Up For Debate: Greenwood Academy Students Team with BAUDL
Should prisons be abolished?
Greenwood Academy students, mainly seniors, tackled that question Wednesday during its Bay Area Urban Debate League event.
Gathered inside the school library, 15 students developed claims to both abolish prisons and to keep prisons and then using research to bolster those claims debated their classmates.
“It was tough,” senior and first time debater Kalia Washington said. “Debate forces you to see the other side and not just state your claim but to use evidence.”
The evidence was a key component as students were given a packet containing three reasons to abolish prisons and four reasons to keep prisons. In teams of two, Greenwood students then participated in three rounds of debate, taking up each side.
“Abolishing prisons won’t stop crime,” Kalia said, who along with her partner Claudia arguing for the negative side on abolishing prisons. “It will make it worse and we are going to have more problems.”
Javier and Crystal, Kalia and Claudia’s counter parts, argued that prisons should be abolished because they are unsafe, could save the government money, and put the safety of guards at risk.
“I am for abolishing prisons, but what are we going to do with the people that commit crimes,” Javier said after the debate. “I don’t know. It is a tough subject.”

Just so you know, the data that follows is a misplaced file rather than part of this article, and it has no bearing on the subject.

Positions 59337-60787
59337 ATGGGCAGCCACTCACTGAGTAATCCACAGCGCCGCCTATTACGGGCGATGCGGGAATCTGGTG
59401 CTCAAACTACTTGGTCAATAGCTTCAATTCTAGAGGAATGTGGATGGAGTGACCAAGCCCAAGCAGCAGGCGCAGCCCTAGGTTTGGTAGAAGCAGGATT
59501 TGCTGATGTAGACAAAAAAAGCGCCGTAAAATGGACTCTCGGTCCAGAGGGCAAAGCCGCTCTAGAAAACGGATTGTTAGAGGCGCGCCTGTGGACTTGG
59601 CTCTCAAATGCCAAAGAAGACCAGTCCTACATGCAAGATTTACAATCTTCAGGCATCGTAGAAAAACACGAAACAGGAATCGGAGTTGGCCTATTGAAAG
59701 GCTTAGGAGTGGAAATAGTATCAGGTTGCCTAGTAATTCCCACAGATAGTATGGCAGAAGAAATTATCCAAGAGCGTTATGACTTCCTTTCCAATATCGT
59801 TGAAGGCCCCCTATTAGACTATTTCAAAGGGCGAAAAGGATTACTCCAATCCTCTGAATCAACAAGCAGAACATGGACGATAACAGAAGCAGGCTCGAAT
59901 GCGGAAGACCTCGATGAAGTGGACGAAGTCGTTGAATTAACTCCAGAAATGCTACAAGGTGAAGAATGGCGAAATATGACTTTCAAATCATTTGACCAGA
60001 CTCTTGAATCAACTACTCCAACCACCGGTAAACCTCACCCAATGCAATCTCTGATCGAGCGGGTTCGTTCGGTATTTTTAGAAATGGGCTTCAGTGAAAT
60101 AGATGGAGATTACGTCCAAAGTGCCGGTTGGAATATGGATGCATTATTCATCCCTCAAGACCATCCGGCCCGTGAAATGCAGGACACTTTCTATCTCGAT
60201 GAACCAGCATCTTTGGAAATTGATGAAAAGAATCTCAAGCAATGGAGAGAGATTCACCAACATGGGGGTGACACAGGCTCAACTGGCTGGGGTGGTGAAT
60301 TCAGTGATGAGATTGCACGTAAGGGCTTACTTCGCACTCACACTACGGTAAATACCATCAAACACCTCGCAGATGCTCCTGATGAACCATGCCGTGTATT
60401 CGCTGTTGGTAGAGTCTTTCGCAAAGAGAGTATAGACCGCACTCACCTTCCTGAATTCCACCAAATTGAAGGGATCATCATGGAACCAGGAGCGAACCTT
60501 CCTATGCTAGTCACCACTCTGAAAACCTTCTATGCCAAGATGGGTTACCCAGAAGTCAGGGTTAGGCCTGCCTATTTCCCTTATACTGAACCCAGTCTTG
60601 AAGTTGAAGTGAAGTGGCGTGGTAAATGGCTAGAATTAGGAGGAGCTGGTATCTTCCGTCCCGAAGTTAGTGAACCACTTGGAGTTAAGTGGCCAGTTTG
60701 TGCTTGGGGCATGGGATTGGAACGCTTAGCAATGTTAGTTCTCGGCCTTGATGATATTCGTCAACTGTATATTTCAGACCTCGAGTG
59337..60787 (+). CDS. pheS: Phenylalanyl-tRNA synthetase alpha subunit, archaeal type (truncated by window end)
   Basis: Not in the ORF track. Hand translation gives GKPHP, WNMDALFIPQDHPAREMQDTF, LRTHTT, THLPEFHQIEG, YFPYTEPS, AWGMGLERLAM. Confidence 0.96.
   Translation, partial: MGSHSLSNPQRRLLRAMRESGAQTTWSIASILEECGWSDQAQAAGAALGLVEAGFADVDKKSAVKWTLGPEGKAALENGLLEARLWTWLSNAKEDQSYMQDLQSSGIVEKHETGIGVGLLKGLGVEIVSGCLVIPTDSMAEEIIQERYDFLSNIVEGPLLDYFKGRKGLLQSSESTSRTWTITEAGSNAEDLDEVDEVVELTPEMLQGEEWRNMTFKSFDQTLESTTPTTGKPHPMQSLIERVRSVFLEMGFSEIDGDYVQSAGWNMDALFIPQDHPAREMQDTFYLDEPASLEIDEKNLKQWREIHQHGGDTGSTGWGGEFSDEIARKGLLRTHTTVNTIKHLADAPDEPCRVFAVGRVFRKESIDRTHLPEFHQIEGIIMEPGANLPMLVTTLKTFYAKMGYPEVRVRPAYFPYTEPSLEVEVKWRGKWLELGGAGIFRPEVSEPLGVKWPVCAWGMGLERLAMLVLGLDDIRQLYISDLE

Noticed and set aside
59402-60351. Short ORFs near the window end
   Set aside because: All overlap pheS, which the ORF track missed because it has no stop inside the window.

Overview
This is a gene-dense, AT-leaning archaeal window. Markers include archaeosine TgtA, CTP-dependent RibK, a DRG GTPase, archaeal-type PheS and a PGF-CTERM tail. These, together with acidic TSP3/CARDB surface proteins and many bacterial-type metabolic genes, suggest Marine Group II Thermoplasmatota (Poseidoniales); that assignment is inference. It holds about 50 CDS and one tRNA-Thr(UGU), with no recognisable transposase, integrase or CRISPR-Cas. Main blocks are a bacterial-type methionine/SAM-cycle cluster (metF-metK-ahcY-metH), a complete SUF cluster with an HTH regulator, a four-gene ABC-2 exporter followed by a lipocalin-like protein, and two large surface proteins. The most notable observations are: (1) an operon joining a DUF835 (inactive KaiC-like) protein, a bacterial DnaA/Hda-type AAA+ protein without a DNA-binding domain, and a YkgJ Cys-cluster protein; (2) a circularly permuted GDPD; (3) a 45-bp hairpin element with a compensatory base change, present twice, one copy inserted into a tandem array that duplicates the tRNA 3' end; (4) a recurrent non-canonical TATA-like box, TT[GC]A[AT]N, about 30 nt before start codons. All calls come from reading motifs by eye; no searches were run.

That feeling and and the idea that there are no silver bullets when it comes to policy are key elements that Bay Area Urban Debate League Executive Director Shauntrice L. Martin wants students to take away from debate.
“We want them to be prepared for discussions and debates like abolishing prisons,” Martin said. “We want them prepared so they don’t have a gut reaction when they are in real-world situations. That is why we pick topics relevant to their lives and have them study and debate both sides.”
Each round was scored by Bay Area Urban Debate League volunteer coaches and based on how well they cited evidence and facts and used it in their arguments.
By the end of the day, two teams qualified for the final round with Tyanna Jinks and her partner, RoShawn Youngblood, taking the negative side and Lesly Campos and Guadalupe Torres, arguing the affirmative side.
In the end, first-time debaters Tyanna and RoShawn narrowly edged Lesly and Guadalupe as the day’s top debaters.
“I thought debate was just arguing and sticking to your point,” Tyanna said. “But it is so much more than that. You have to think about both sides and you have to use evidence that strengthens your argument and at the same time anticipate what they (other side) could come at you with.”
By the end of the day, Tyanna said she would definitely consider doing debate again. It was welcome news to Martin, who said the Bay Area Urban Debate League is actively recruiting West Contra Unified School District students to join the program.
Martin said BAUDL has debates and trips planned to UC Berkeley, Stanford, and UNLV. In addition BAUDL offers students opportunities to go on job shadow trips with legal professionals, internships, and free SAT prep.
Debaters on the travel team are also required to have a 2.5 grade point average, and any student in BAUDL must show GPA improvement to be in the program.
“A big thing for us is putting students in rooms with folks that look like them and seeing what is possible,” Martin said. “That makes a huge difference and helps them see that law and careers in law go beyond what we see on TV.”
For more information on the BAUDL visit https://www.baudl.org.